Zachary James Talks Performing on Broadway, in Opera Houses & Pursuing Happiness
Zachary James has sung on Broadway stages and in operas all over the world but on the horizon is something he’s never done before: The Metropolitan Opera. We talk about the life of an opera singer, how getting sober changed his life, and the future of his artform.
Let’s start at the beginning. At what point did you realize your voice lent itself to operatic singing?
In college I was told I should be an opera singer but I didn’t even know what that meant. Also, I was getting a musical theatre degree. I finished my degree and ended up doing musical theatre but the parts I booked always had a classical voice take on them.
I did Coram Boy on Broadway which was this ill-fated play that closed after three weeks, then I did South Pacific and The Addams Family. In Coram Boy, I was singing Handel’s “Messiah” which is classical of course. Then, South Pacific is basically considered an opera now [laughs] and in The Addams Family, the song that Andrew Lippa wrote for me was kinda a spoof on a Verdi aria from Rigoletto so I’d been doing these operatic things but doing them on Broadway.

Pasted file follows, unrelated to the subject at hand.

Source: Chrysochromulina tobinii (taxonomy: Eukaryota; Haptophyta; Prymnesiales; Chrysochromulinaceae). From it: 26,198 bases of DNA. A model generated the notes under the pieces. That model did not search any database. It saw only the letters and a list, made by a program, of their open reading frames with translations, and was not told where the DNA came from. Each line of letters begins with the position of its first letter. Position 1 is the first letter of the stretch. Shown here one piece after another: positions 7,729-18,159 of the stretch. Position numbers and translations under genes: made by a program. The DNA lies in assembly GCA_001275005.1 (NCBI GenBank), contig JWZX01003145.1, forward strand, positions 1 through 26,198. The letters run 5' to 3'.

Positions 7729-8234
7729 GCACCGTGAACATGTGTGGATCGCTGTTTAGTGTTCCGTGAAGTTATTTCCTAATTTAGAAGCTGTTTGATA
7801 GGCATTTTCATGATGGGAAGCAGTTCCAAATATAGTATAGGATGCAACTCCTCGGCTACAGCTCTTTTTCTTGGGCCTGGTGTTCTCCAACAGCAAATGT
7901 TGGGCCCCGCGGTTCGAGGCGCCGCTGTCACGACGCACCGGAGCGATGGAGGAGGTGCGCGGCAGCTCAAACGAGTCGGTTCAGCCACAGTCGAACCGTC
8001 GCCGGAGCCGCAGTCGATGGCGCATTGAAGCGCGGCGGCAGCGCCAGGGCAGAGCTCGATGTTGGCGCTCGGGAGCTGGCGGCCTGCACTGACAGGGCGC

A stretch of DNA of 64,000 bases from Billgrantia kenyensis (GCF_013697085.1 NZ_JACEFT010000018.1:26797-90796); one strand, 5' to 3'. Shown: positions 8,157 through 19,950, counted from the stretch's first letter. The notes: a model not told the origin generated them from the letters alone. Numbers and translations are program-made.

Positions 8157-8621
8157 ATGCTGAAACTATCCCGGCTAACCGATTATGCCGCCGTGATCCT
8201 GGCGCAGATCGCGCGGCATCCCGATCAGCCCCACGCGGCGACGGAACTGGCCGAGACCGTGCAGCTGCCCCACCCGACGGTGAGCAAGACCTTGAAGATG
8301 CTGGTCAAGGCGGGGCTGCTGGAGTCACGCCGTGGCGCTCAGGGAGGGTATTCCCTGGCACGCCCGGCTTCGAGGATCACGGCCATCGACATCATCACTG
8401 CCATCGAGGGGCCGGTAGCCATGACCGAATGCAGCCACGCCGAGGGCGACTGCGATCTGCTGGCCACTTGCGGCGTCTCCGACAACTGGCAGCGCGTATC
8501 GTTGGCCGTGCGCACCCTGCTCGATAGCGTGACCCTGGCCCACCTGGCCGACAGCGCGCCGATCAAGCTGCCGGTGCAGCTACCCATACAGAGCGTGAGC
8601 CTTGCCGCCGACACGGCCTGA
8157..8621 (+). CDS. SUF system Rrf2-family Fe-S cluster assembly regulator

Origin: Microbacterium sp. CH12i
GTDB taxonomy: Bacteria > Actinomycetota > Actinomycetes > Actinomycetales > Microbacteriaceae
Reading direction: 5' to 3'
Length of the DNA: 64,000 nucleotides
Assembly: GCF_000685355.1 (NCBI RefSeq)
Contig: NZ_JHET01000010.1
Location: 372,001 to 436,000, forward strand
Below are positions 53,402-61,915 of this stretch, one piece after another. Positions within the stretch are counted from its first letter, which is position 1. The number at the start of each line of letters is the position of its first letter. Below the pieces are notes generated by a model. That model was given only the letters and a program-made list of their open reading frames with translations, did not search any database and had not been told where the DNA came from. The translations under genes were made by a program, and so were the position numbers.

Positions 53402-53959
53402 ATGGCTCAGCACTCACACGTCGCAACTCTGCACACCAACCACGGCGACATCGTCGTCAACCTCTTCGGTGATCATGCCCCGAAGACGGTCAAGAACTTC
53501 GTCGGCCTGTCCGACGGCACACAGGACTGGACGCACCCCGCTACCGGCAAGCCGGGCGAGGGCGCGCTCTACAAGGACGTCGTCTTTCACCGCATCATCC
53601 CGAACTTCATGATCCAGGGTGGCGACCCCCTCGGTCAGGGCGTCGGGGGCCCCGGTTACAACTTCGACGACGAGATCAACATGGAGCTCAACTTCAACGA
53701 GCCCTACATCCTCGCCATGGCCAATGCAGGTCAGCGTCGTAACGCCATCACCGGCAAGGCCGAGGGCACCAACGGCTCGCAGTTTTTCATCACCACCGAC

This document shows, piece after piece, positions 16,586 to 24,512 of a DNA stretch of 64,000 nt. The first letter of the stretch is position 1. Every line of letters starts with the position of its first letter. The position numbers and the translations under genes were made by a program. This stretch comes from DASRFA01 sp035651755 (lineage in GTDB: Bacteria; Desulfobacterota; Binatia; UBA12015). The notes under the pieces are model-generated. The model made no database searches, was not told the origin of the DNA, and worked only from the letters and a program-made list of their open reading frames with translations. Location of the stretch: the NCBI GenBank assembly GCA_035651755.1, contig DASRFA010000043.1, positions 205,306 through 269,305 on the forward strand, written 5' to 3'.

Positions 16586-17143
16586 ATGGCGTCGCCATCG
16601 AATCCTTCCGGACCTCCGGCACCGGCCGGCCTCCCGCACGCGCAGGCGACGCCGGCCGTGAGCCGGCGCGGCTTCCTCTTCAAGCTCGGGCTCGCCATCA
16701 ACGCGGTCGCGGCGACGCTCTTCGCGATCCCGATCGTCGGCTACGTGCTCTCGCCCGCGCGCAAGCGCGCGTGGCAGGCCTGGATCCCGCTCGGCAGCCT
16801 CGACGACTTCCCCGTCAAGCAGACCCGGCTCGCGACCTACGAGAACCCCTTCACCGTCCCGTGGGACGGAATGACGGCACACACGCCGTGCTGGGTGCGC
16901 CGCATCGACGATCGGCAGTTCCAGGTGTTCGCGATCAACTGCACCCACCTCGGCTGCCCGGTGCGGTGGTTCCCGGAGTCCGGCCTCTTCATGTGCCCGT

What did your experience on Broadway teach you that you’ve carried with you outside of that world?
It’s 2018 and we all do so many things now. Flexibility and versatility are so important; you can’t just be one thing anymore. I think that’s freeing because we as performers are allowed to do anything we want. Opera still struggles with that because you get put into these boxes such as “you only do Mozart” or “you’re a bass baritone and not a bass.” I grew up knowing we can do more than one thing.
Where did you learn that?
My dad’s a musician and he’s been a guitar player his whole life. He went from playing rock to blues to jazz to classical so I grew up with that as a model.
Let’s talk about the music you’re making right now: opera.
I read a statistic that said only 5% of America has ever seen an opera. That’s bad, especially when you’re a kid pursuing opera, spending money on a degree, and going into an artform that people just aren’t seeing.